(This is kind of more important than JonBenet.)
In today’s decision in ACLU v. NSA, the District Court took, head-on, the arguments advanced some months ago by the Attorney General, which were commented upon in January right here in this very blog. The Court, in the person of Judge Anna Hicks Taylor (a Carter appointee) found one of the government’s arguments valid, but most of them lacking.
Judge Taylor ruled in favor of the government on the data-mining issue, specifically that the case could not be adjudicated without disclosure of classified information and therefore that portion of the case was simply not justiciable. The data-mining was one of the issues I have had the most concern about because by definition it involves some level of governmental scrutiny over a very broad range of communications, the bulk of which, by necessity, will not even create a reasonable suspicion of untoward activity.
But, after that, the government started taking some hits. In particular, the ACLU Court found that the Authorization for the Use of Military Force passed by Congress in the wake of the September 11, 2001 attacks on New York and Washington is itself harmonizable with prior Congressional activity regulating the President’s exercise of powers granted to him by Congress, and also harmonizable with the Constitution. However, the manner of the exercise with respect to the NSA’s warrantless wiretaps (tactfully called the “Terrorist Detection Program” for political gloss) was not harmonizable with FISA, the First Amendment or the Fourth Amendment. Judge Taylor also made short work of the “inherent powers” argument that the President is the Commander in Chief and therefore can do what he wants as the head of the military:
In the Youngstown case the same “inherent powers” argument was raised and the Court noted that the President had been created Commander in Chief of only the military, and not of all the people, even in time of war. Indeed, since Ex Parte Milligan, we have been taught that the “Constitution of the United States is a law for rulers and people, equally in war and in peace. . . .” Ex Parte Milligan, 71 U.S. (4 Wall.) 2, 120 (1866). Again, in Home Building & Loan Ass’n v. Blaisdell, we were taught that no emergency can create power.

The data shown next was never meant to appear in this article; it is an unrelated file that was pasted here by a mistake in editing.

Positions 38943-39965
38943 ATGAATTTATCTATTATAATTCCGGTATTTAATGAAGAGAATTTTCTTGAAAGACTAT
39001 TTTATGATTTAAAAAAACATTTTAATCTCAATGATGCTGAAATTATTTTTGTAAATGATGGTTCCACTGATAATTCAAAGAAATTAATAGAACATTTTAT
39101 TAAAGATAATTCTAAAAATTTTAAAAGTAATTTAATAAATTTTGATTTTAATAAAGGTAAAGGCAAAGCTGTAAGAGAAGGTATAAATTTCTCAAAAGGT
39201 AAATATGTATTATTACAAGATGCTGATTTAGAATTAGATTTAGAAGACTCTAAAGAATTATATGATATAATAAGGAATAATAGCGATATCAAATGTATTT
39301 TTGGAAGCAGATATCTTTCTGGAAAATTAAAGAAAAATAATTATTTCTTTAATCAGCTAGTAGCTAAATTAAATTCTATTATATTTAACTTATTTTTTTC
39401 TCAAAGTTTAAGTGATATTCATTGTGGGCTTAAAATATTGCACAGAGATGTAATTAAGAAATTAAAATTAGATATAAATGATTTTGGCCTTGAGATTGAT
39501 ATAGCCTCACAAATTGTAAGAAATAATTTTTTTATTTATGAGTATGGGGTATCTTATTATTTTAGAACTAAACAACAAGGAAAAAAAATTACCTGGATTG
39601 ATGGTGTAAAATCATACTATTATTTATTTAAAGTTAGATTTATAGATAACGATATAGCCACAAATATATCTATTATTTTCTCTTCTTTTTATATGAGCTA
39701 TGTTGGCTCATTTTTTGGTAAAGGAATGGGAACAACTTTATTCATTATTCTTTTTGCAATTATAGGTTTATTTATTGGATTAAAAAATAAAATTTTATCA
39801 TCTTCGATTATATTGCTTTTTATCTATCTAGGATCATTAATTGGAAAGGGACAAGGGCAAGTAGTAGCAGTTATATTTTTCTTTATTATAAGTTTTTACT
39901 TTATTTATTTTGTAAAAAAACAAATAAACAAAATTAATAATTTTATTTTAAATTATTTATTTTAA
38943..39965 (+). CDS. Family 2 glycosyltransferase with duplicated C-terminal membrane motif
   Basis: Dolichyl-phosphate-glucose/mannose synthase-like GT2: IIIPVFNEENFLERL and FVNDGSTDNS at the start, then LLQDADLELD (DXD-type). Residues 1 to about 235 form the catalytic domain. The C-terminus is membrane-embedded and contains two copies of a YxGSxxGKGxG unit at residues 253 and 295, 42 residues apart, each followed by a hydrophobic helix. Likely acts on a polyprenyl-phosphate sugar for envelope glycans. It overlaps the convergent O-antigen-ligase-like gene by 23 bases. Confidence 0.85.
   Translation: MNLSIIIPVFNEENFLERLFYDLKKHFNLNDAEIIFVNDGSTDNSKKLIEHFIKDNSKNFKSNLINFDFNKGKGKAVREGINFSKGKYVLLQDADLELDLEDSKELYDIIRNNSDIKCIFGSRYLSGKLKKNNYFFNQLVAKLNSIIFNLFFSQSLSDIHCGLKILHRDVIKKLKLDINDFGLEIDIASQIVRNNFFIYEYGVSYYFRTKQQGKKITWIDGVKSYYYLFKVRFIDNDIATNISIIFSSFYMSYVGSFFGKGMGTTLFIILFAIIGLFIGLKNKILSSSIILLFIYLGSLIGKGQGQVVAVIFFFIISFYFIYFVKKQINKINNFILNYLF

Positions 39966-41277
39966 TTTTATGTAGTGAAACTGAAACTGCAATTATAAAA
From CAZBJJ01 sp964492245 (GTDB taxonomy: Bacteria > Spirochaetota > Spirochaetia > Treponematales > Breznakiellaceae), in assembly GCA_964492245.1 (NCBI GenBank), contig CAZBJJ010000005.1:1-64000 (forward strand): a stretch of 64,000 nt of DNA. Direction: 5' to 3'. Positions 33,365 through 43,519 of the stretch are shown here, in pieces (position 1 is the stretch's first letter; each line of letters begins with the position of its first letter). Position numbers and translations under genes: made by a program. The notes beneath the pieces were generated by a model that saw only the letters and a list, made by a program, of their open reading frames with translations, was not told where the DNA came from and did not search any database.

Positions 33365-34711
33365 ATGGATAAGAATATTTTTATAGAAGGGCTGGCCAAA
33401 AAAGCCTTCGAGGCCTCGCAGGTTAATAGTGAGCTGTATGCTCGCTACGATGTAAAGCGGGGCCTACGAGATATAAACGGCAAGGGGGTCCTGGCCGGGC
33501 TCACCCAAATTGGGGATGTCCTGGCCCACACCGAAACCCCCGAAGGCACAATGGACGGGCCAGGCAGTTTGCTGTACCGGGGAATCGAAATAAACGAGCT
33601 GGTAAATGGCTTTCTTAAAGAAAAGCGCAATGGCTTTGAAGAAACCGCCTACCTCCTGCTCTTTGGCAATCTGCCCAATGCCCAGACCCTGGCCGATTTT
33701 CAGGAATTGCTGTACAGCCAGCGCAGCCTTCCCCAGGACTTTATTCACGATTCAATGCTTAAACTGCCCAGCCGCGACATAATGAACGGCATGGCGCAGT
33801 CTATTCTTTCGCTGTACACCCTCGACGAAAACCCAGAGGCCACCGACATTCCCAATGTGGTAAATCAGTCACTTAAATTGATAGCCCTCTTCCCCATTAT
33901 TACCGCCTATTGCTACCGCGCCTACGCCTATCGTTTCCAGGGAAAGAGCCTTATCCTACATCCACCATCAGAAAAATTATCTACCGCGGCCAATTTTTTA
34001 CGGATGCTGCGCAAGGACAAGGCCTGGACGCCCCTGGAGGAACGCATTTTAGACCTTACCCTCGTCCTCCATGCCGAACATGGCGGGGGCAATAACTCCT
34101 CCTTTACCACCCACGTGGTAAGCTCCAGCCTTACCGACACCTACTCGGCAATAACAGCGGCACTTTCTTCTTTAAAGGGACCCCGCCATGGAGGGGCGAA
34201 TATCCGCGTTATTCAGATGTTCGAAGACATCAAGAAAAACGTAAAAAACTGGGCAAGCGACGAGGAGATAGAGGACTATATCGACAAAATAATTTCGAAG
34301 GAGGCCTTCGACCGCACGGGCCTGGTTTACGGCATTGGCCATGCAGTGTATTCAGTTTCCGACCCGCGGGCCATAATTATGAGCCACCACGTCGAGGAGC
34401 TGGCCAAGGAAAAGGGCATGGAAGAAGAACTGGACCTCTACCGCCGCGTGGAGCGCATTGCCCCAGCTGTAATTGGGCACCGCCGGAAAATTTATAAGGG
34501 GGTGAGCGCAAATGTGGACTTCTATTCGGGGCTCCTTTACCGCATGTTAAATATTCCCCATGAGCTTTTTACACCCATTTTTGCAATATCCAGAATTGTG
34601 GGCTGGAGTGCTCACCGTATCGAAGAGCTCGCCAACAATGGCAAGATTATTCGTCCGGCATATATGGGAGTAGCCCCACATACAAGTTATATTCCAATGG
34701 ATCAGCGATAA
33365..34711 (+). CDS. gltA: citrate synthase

I hadn’t given a lot of thought to the First Amendment angle and I’m not sure that it holds up very well. But I’ve always been a believer in the Fourth Amendment side of things, and the decision made an interesting historical linkage, delving into pre-Revolutionary history to illuminate the Framers’ minds regarding His Majesty’s use of General Warrants in the early 1770’s to seize papers, pamphlets, printing presses, and persons suspected of spreading sedition. (Geez, TL, alliterate much?) So that deserves some thought — was the President claiming for himself the modern-day equivalent of a General Warrant? Either way, the Court was entirely correct to note:
…the Office of the Chief Executive has itself been created, with its powers, by the Constitution. There are no hereditary Kings in America and no powers not created by the Constitution. So all “inherent powers” must derive from that Constitution.
Usually, the best parts of an opinion come at the very end. But I was particularly moved by this passage, which is smack-dab in the middle:
It was never the intent of the Framers to give the President such unfettered control, particularly where his actions blatantly disregard the parameters clearly enumerated in the Bill of Rights. The three separate branches of government were developed as a check and balance for one another. It is within the court’s duty to ensure that power is never “condense[d] … into a single branch of government.” Hamdi v. Rumsfeld, 542 U.S. 507, 536 (2004) (plurality opinion). We must always be mindful that “[w]hen the President takes official action, the Court has the authority to determine whether he has acted within the law.” Clinton v. Jones, 520 U.S. 681, 703 (1997). “It remains one of the most vital functions of this Court to police with care the separation of the governing powers . . . . When structure fails, liberty is always in peril.” Public Citizen v. U.S. Dept. of Justice, 491 U.S. 440, 468 (1989) (Kennedy, J., concurring).